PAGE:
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  • Morbus Dupuytren
  • Dupuytren's disease
  • Palmar fasciitis
  • Palmar fibromatosis

  • 728.6 Contracture of palmar fascia

  • M72.0 Palmar fascial fibromatosis [Dupuytren]


  • Usually painless thickening of the fascia, contraction of palmar fascia (aponeurosis)
  • Nodules develop along longitudinal tension lines
  • Characterized by development of nodules in the palmar and digital fascia
  • Can be associated with other fascial contractures
    • Feet (Ledderhose disease), callus under foot with curling of toes
    • Penis (Peyronie's disease), curvature
    • Garrod’s knuckles, pads on back of finger knuckles
  • Named after Baron Guillaume Dupuytren
  • Viking disease

Essentials of Diagnosis

  • Classified into three biologic stages
    • First stage (proliferative stage): intense proliferation of myofibroblasts (cells believed to generate the contractile forces responsible for tissue contraction) and formation of nodules
    • Second stage (involutional stage): represented by alignment of the myofibroblasts along lines of tension
    • Third stage (residual stage): tissue becomes mostly acellular and devoid of myofibroblasts, only thick bands of collagen remain

General Considerations

  • Not usually associated with trauma, but can develop after surgery
  • Unknown etiology, possibly autoimmune
  • Usually bilateral with one side more severely affected
  • Early stages based on palpable nodule, characteristic skin changes, changes in fascia, progressive joint contracture
  • Skin changes caused by a retraction of skin, creating dimples or pits


  • Caucasian with Scandinavian/Northern European decent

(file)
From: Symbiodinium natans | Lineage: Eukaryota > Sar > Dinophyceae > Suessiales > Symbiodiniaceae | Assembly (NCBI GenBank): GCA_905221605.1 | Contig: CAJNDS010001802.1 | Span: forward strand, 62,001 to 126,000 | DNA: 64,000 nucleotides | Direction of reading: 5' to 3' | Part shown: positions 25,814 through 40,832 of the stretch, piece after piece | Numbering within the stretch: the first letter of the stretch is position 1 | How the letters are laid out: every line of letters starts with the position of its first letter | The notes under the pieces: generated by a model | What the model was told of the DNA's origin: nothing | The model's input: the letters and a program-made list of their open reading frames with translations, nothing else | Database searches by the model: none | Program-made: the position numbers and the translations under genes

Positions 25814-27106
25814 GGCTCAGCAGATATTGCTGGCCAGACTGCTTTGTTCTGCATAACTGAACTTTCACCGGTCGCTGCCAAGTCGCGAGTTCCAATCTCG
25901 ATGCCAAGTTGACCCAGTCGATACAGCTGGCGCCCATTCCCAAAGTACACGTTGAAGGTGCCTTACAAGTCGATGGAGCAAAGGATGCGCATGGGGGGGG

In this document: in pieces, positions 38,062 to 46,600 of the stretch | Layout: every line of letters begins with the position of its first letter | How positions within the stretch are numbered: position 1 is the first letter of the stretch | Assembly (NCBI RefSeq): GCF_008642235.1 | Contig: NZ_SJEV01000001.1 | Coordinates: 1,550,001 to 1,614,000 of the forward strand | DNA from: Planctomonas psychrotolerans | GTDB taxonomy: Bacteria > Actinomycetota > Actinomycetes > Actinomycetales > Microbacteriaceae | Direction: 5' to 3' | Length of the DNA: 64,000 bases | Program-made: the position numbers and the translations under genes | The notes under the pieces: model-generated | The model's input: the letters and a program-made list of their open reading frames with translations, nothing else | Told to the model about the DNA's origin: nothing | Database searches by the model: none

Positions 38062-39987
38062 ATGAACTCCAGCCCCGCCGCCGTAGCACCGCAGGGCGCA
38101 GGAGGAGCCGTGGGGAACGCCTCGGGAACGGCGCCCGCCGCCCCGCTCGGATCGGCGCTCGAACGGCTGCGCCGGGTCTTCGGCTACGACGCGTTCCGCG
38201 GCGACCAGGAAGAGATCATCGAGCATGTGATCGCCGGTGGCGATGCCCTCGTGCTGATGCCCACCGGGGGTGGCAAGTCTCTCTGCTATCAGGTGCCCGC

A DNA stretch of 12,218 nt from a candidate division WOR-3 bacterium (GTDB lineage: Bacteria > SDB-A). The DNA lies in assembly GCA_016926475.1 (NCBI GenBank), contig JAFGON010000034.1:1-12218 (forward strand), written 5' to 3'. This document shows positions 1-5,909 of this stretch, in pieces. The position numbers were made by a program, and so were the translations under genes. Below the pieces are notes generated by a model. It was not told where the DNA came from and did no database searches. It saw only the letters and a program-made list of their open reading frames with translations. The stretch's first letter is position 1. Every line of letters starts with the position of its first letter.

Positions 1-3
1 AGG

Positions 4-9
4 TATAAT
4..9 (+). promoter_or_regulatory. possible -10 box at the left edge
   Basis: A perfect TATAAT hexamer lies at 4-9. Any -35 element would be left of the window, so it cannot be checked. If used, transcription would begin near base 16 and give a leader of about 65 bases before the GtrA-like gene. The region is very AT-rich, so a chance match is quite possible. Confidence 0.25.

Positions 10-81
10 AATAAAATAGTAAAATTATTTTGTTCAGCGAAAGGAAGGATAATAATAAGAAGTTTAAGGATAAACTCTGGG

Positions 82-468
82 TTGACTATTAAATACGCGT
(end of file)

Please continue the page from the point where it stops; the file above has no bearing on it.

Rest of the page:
• Usually associated with family history
  • Rare with children
  • Men 7 to 15 times more likely than women to require surgery
  • Females develop less severe cases
  • Incidence increases with age > 40 years
  • Higher incidence among people with alcoholism, diabetes, epilepsy

Signs and Symptoms

  • Thickening and shortening of fascia of the hand
  • Contractures form at metacarpophalangeal (MCP), proximal interphalangeal (PIP), and occasionally distal interphalangeal (DIP) joints
  • Fifth finger involved in 70% of cases

Functional Implications

  • Limitation in grasping, opening hand, extending fingers fully
  • Can limit ability to shake hands

Possible Contributing Causes

Differential Diagnosis

Diagnostic Procedures

  • Visual and palpation for thickened scar tissue (fibrosis)
  • Tabletop test; negative if able to lay hand flat on a table, palm down


  • Enzyme injection; collagenase clostridium
  • Histolyticum to soften and break down taught bands

  • To hospital for surgery to release fascia
  • For acupuncture
  • To physician for enzyme injection of the collagen-eroding enzyme collagenase
  • To physician for radiotherapy, radiation therapy (low energy x-rays)
  • ...

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